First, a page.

My grandpa’s brother, John C. Hatala, who like him was a World War II vet and a gamer who loved his grandkids, passed away before Memorial Day 2022 at the age of 95. Uncle John was the last of his generation in our family. It’s sad to see both a life and an era come to an end. But, our family also has four new babies — including ours! — to remind me that our family’s chapter continues. And this is a quick little story about how his old Commodore 64 monitor connects me to my past and future, today.
My cousins honoring my Uncle John at his military burial. Was glad I could be there to send him off, too.
My Grandpa and Uncle John, the Commodore 64, and their “Little Buddy”: Me
Grandpa and Uncle John were in the 60s when I was little, but they were two of the most dedicated computer experts I’ll ever know. And I’m so lucky they gave me start in this world of technology (and gaming!) we live in today.
In the mid ’80s, the words “mo-dem” and “on-line” were hyphenated (and meaningless to the average person), and the only people with a computer were industry insiders and/or hardcore hobbyists. My grandpa and great uncle were both, and they became enamored with a new, affordable home computer: the Commodore 64.
I still remember, even though I was four, the excitement of seeing my first C64 game, Trolls and Tribulations, inside my uncle’s dimly lit, cozy office at his house. I was Grandpa’s “little buddy”, as he called me, and I loved the wonders of technology that they loved. Atari was OK, but something about the complexity of the games and utility of the Commodore itself, and all the other stuff it could do, hooked me on the world of gaming and computers forever.
I’ll forgive you if this doesn’t excite you like it did me as a four-year-old in 1986.
We Can’t Measure the Influence the Relatives Who Loved Us Had On Our Lives
Over the years, I can remember so many technological wonders my uncle would show Grandpa and me. The visits to Uncle John’s to see the latest games and computer were so fun and exciting, and more and more of the office filled with computer-part boxes, floppy-disk cases, CD spindles, and seldom-used peripherals.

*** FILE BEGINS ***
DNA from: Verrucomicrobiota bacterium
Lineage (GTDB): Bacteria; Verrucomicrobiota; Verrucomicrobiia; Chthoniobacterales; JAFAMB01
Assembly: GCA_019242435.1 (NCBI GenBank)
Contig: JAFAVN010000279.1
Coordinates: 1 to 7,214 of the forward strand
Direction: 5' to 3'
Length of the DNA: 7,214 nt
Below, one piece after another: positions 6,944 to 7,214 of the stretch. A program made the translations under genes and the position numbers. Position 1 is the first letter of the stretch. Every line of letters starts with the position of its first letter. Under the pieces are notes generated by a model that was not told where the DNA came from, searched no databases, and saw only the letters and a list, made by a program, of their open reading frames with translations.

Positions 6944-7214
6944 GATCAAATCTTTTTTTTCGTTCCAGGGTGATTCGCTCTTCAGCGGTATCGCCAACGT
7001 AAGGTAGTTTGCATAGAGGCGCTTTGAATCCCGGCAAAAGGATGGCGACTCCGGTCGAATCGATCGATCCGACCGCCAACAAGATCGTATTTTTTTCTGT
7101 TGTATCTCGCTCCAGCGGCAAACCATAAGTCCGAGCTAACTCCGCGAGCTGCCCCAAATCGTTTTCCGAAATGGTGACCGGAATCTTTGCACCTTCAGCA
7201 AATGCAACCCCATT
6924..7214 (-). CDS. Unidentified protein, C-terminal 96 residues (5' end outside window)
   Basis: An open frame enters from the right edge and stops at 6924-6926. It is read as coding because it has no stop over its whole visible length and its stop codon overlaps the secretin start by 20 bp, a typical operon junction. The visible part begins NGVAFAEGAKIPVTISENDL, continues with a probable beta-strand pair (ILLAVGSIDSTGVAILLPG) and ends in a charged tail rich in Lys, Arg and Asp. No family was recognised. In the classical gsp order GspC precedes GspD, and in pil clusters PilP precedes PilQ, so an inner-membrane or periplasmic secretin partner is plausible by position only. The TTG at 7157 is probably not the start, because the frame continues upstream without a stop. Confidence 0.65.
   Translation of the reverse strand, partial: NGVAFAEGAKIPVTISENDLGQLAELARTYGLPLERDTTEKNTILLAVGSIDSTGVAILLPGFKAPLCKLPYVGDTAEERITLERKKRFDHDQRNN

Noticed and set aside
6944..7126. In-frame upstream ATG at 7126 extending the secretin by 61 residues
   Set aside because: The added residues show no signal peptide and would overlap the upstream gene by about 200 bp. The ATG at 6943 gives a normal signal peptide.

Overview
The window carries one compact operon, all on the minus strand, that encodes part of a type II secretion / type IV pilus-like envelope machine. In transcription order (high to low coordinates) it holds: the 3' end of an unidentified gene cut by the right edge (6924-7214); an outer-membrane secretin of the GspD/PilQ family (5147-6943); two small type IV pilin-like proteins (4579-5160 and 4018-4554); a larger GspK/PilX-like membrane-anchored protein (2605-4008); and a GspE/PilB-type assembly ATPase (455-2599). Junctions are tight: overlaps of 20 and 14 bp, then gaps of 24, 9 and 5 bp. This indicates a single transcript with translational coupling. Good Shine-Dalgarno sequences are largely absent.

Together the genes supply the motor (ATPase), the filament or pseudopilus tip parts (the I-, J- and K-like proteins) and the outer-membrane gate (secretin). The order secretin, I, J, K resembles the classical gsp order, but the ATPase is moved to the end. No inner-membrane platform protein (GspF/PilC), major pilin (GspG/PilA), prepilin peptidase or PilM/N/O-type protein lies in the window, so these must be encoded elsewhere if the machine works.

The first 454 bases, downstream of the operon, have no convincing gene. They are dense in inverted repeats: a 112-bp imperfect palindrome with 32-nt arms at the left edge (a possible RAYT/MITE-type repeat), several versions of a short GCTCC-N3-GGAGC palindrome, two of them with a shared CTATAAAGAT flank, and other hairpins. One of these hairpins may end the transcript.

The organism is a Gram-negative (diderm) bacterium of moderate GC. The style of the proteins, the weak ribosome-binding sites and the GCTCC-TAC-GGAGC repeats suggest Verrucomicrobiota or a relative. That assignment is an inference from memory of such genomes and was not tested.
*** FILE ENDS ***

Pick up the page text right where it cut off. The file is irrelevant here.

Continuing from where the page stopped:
Uncle John had an N64 emulator on his ’90s overclocked Celeron, which Nintendo themselves still cannot get right today.
Uncle John, through his job, even had a single-speed CD burner, at a time when they cost thousands of dollars. A CD does indeed take an hour and 40 minutes to burn at 1x! It seems like eternity now, but it gave us an excuse to enjoy each other’s company for a whole afternoon, and I looked forward to just as much as the CD.
Both Uncle John and Grandpa seemed like they could fix anything, too! In the last decade, I’ve learned to maintain, fix, and mod my archive of videogame consoles, cartridges, and CDs. I feel a connection to them any time I take on an electronics project, and I hope that they’d be proud that I’m carrying on what they showed me about self-reliance, perseverance, and problem-solving.
I hope my daughters Josie and June will find their own interest in classic videogaming and maybe even my business of making people happy through these experiences someday.
Uncle’s John Commodore 64 monitor is the first thing I ever saw real videogames on, and I’m so glad I can give it new life with my business! If you know of a tube TV smaller than 27″ that needs a home, let me know!!
Like my Commodore 64, VideoGames Connect Us to Happy Times of our Childhood
Today, it’s an amazing feeling to talk to so many people at our events and learn what gaming meant to them in childhood, and how more recent games like Wii Sports, Just Dance, and Guitar Hero / Rock Band have given them a powerful way to connect with family.
I set out Duck Hunt in the bar area of our most recent bar mitzvah, and the kids figured out that you can control the ducks with a controller to screw up their dad’s shot! That’s what it’s all about!
I bring the Commodore 64 monitor to small events all the time, and seeing enjoy original Nintendo at Games Done Legit events on this monitor will always make me happy! It’s been in my family since 1985, so I guess it’s officially an heirloom!
I’m truly lucky to have family who started me on my path that led me to discover what I’m truly passionate about, and gaming will forever be a way I can keep them close to my heart. It’s a blessing that I don’t take for granted that because of them, today I help others connect to their childhood through my work!
If you want to hear more about how gaming has helped me through personal struggles and/or all the great things it can do for us, feel free to read more on my blog.
Reach out anytime if I can be helpful in creating that spark you’re looking for on any event!